In this issueSales & Marketing

The House That She Built Inspires a New Generation of Trades

The children’s book is inspired by the team of real women who came together from across the U.S. to build one-of-a-kind home The House That She Built.

By Mollie Elkman 

Sometimes sales and marketing are not enough. As someone who works in sales and marketing, that’s a hard thing to admit. However, the problem that needs to be solved right now is bigger than our individual companies, products and services. 

As an industry, we can’t market and sell new homes if we don’t have enough people to build them. The skilled labor shortage is not just a housing crisis; it’s an economic crisis that affects every person in this country. The long-term, sustainable solution has to come from within our industry. 

If you are reading this, you have the ability to be part of the solution with very little effort needed. This is it. SHARE YOUR STORY. 

We have to share the successes of people in the trades. It’s up to us to create the narrative around what it means to work with your hands and master a skill. We all know that careers in housing and construction are noble, in demand and provide so much opportunity for workers and their families. Let’s make sure the rest of the world knows it, too. 

The natural place to start is with the most underrepresented community of people within our industry; women. 

The story of The House That She Built (THTSB) is not mine. It’s the story of a very special home brought to life by the Utah Professional Women in Building Council. Over 100 women from around the country joined together to share their individual stories, contribute their unique skills and collectively build a new home, elevating women in the industry every step of the way. These real women are so powerful and inspiring, and theirs is a story that needs to be shared. 

With THTSB, that’s exactly what we’re doing. This children’s book aims to help bridge the gap of the skilled labor shortage by educating and exposing children, particularly young girls, to construction-related careers and elevating women in the industry. 

Young readers learn about 18 different and inspiring STEAM (science, technology, engineering, arts and math) and construction careers through the tradeswomen in the book. The intent is for every child to see someone they identify with throughout the story.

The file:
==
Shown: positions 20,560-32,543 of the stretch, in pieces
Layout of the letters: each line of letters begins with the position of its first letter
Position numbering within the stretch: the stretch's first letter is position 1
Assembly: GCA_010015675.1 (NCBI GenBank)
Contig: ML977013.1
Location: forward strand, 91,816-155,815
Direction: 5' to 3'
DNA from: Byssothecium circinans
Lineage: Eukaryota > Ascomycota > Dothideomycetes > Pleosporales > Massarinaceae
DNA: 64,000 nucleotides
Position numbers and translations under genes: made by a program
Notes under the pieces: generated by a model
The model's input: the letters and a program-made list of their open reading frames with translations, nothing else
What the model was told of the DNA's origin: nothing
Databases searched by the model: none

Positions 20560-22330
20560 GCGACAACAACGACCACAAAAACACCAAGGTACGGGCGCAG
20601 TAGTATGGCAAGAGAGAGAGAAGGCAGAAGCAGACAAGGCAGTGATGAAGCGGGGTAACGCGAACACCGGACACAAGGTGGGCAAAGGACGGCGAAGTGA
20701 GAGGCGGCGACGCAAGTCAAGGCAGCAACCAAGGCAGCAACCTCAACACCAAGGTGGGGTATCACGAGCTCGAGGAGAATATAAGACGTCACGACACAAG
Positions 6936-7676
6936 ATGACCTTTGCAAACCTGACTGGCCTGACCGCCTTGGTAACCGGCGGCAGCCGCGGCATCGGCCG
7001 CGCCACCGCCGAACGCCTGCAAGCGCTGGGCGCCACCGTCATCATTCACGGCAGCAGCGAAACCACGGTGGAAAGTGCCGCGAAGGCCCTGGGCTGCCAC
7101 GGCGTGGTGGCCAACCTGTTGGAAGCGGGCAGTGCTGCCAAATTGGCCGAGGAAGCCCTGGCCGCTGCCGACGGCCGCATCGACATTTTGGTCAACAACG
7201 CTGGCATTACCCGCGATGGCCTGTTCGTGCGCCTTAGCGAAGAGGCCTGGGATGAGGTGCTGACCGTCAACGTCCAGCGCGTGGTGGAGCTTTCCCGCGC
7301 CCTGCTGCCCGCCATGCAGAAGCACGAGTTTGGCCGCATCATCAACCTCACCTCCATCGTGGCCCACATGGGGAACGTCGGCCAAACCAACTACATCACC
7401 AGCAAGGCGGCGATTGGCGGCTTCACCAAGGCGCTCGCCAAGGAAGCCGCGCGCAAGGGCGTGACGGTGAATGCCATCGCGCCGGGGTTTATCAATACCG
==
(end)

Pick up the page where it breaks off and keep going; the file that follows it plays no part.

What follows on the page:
“As a little girl, I never dreamed I’d grow up to become a general contractor and love it so much,” said Kristi Allen, Owner & General Contractor of Woodcastle Homes and the 2020 President of the Utah Professional Women in Building Council. “This book allows girls and boys to learn more about the amazing careers available in construction, and picture themselves doing those jobs. I read the book to my daughter and her classmates. They loved learning about the many different people that work to build a home. The illustrations are beautiful and the book is educational and engaging. It’s been so special to see the story of our real project continue on.”

Published by BuilderBooks, the publishing arm of the National Association of Home Builders (NAHB), with the support of 84 Lumber and Andersen Windows and Doors, the book’s proceeds support skilled workforce development and diversity, equity and inclusion initiatives in the construction industry. 

Activities and programs have already launched in cities across the country that bring together young girls and women in the trades, creating a great opportunity for the tradeswomen to share their own unique story. 

There are so many ways to help children realize that working with their hands is challenging and fun. Whether it’s designing and building a birdhouse, or constructing a home out of gingerbread, they are excited to see the variety of skills and careers that they learn with each stage of the project. 

“The world needs to know why our industry is so special and your story is part of that.”

According to the NAHB, THTSB is only the beginning of inspiring diversity and inclusion for future generations of the skilled workforce for the housing industry. This is important given that less than three percent of the on-site workforce in housing are currently women. 

“It’s so great to see a book that highlights the building trades and is inspired by real women. We must showcase gender equity at a young age. This is a story to cherish and share,” said Lakisha Ann Woods, EVP/CEO of the American Institute of Architects.

You don’t need to write a book to share your story. Share it through social media, talking at a school. The world needs to know why our industry is so special and your story is part of that. 

Mollie Elkman is owner and president of Group Two, a full-service marketing partner for home builders based in Philadelphia. She may be reached at